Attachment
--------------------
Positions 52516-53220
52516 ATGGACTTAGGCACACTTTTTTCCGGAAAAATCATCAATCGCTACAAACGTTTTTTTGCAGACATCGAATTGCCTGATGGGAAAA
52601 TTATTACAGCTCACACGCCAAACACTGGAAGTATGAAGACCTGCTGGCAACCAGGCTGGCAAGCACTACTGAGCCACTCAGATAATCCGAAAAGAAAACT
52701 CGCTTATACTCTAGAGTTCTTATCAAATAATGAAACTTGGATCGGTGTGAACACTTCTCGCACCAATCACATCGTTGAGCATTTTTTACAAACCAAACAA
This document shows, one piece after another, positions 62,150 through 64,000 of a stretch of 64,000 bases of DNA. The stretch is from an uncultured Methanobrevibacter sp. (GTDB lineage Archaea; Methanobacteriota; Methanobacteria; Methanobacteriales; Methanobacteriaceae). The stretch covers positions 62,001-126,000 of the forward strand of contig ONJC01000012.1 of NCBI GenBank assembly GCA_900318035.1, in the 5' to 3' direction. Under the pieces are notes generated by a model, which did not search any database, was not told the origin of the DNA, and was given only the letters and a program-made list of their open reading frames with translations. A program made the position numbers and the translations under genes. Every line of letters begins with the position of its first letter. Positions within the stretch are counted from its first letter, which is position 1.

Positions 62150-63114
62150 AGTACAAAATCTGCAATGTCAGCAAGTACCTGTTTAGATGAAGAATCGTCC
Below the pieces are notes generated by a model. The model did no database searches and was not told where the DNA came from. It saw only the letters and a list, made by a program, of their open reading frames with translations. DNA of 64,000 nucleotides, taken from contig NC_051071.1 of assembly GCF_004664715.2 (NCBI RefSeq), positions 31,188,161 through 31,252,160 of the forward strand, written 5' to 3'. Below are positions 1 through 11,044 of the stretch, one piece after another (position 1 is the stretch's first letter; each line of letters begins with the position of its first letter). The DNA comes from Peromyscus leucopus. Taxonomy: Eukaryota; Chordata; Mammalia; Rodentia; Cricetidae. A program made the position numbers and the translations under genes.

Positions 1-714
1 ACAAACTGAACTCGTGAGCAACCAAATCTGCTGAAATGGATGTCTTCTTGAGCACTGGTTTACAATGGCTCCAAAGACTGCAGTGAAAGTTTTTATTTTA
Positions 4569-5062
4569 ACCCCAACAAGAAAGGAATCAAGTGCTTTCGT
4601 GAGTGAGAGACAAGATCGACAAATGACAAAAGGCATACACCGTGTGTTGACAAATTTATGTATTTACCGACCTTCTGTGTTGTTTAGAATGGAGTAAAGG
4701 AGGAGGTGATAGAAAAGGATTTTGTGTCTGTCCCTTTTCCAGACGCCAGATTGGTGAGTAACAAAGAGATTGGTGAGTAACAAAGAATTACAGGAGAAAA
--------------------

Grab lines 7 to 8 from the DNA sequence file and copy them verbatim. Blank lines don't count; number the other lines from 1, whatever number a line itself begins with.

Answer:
62150 AGTACAAAATCTGCAATGTCAGCAAGTACCTGTTTAGATGAAGAATCGTCC
Below the pieces are notes generated by a model. The model did no database searches and was not told where the DNA came from. It saw only the letters and a list, made by a program, of their open reading frames with translations. DNA of 64,000 nucleotides, taken from contig NC_051071.1 of assembly GCF_004664715.2 (NCBI RefSeq), positions 31,188,161 through 31,252,160 of the forward strand, written 5' to 3'. Below are positions 1 through 11,044 of the stretch, one piece after another (position 1 is the stretch's first letter; each line of letters begins with the position of its first letter). The DNA comes from Peromyscus leucopus. Taxonomy: Eukaryota; Chordata; Mammalia; Rodentia; Cricetidae. A program made the position numbers and the translations under genes.